My church is dying.
It's dying literally, evidenced by yesterday's memorial service for Kay Alwine, our former music director and wife of our pastor emeritus, Paul, and by the numerous funerals and memorial services for members that have taken place over the last year or two. The members are old, and tired, sick and dying.
But it's dying in a much sadder way, too. This reduction in number somehow leads to reduction in spirit and in hope. The "vision committee" is at a loss for ways to turn it around, I think. When I went to share with them my experiences at NYAC, they asked if I felt that the church would be a failure if it closed its doors.
A failure? No, definitely not. Self-absorbed as I am, I answered that I didn't see how it could be a failure when it has shaped me to be the person I am, has made such an impression on me. And hundreds, thousands of others too. Baxter and Anna Mow, heroes in the Church of the Brethren, were from my church. How many people have been called out to leadership, ordained, comforted, supported, befriended, and challenged within the bonds of the fellowship that has been First Church of the Brethren over the years? Countless.
As I sat in the balcony yesterday at Kay's memorial service, the sanctuary fuller than I have ever experienced in my 22 years there, I realized the power of that community, and the immense privilege it has been for me to be a part of it. These people may not all be here on Sunday mornings, I thought, but they have been touched by our community. Even if their only connection to the church was a knowledge of it from Kay, they are bound to us in that way, through her.
Today was the last sermon I'll hear from David for a while. Mom is preaching next Sunday, then I'm preaching the 15th, so they'll get an earful from the Cassells. The sermon was about being called home, about the steadfastness of parents, even when the ground rules have to change for one reason or another. David talked about God's tendency to change his parenting tactics. Even when the relationship changes, though, the steadfastness remains. God remains, wherever we find ourselves, and that fact makes wherever we are home. My relationships are changing. With my family, with my church, with God. They're all opening up, it seems, being pushed to another level. But beyond the different ground rules, the different buildings, the different people, the different conception of who God is, the center remains the same.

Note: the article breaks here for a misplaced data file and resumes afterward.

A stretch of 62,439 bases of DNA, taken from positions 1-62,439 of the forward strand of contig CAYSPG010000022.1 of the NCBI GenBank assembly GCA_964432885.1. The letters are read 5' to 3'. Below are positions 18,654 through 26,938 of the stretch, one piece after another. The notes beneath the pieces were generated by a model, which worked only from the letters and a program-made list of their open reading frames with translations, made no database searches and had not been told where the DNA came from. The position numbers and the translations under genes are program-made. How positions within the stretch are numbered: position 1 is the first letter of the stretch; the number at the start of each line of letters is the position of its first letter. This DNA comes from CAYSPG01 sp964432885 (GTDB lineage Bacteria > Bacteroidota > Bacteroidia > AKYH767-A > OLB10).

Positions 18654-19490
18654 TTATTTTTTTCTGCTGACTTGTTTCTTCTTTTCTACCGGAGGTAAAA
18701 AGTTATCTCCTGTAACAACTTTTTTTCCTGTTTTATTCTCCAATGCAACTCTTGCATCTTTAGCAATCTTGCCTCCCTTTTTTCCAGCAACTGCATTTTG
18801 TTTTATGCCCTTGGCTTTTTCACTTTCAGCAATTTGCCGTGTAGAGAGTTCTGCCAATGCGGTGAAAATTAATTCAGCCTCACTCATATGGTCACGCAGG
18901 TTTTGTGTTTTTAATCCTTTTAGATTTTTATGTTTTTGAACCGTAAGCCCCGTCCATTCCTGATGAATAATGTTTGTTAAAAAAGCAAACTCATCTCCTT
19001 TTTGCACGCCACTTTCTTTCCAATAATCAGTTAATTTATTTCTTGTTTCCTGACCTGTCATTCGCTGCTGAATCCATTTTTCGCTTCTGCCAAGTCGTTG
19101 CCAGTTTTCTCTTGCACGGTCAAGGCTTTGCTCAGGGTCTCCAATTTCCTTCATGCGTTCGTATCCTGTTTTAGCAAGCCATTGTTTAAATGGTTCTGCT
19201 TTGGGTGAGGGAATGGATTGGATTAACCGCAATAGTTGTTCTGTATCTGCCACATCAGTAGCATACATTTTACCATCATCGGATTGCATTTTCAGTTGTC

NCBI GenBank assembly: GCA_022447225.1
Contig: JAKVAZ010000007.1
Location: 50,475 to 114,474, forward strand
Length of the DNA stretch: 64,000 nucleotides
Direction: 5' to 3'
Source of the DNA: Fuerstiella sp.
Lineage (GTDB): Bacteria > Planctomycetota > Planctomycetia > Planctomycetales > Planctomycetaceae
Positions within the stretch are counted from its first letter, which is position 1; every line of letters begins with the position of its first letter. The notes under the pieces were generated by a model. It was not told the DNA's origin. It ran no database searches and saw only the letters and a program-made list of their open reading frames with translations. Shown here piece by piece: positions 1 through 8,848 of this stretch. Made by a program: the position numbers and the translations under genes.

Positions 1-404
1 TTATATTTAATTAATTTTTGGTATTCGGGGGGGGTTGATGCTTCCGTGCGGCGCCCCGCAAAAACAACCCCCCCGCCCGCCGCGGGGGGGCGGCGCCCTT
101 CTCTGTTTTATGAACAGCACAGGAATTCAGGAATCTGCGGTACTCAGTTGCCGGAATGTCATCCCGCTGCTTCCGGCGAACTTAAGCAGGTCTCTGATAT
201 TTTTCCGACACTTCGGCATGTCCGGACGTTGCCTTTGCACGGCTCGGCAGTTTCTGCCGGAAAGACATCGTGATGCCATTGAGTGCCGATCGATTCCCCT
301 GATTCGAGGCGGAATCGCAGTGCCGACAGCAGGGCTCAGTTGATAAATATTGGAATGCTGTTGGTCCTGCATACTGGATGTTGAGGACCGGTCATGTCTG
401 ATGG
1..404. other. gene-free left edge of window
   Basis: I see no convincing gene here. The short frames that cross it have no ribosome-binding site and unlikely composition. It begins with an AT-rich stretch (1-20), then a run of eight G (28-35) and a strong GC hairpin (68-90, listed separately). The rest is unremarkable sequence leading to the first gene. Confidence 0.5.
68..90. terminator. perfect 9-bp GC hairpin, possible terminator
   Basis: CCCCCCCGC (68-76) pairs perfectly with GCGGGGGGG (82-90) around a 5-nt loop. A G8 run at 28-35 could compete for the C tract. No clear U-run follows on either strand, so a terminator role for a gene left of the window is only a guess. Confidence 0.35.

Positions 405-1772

Even if First Church of the Brethren finds its doors closing, aren't some things stronger than money and cinder block? After all, doesn't the resurrection itself offer us a means to maintain relationship, even on the other side of death?
My church is dying, but maybe sometimes death offers us a greater, broader hope.